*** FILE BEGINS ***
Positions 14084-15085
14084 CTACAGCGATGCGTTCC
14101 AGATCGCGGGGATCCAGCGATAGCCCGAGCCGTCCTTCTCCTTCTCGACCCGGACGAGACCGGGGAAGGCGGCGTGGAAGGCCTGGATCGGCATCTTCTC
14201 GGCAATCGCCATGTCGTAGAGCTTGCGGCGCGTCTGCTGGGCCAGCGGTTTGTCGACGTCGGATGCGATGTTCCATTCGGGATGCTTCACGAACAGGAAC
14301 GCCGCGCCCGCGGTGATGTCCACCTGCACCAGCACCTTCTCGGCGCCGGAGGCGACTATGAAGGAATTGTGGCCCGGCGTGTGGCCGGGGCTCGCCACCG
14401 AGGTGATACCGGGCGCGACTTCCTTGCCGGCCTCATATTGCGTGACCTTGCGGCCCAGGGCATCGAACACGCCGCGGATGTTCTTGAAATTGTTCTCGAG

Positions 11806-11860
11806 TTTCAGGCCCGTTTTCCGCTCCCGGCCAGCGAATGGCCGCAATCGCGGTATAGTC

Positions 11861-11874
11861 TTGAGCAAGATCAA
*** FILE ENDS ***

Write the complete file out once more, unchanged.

Positions 14084-15085
14084 CTACAGCGATGCGTTCC
14101 AGATCGCGGGGATCCAGCGATAGCCCGAGCCGTCCTTCTCCTTCTCGACCCGGACGAGACCGGGGAAGGCGGCGTGGAAGGCCTGGATCGGCATCTTCTC
14201 GGCAATCGCCATGTCGTAGAGCTTGCGGCGCGTCTGCTGGGCCAGCGGTTTGTCGACGTCGGATGCGATGTTCCATTCGGGATGCTTCACGAACAGGAAC
14301 GCCGCGCCCGCGGTGATGTCCACCTGCACCAGCACCTTCTCGGCGCCGGAGGCGACTATGAAGGAATTGTGGCCCGGCGTGTGGCCGGGGCTCGCCACCG
14401 AGGTGATACCGGGCGCGACTTCCTTGCCGGCCTCATATTGCGTGACCTTGCGGCCCAGGGCATCGAACACGCCGCGGATGTTCTTGAAATTGTTCTCGAG

Positions 11806-11860
11806 TTTCAGGCCCGTTTTCCGCTCCCGGCCAGCGAATGGCCGCAATCGCGGTATAGTC

Positions 11861-11874
11861 TTGAGCAAGATCAA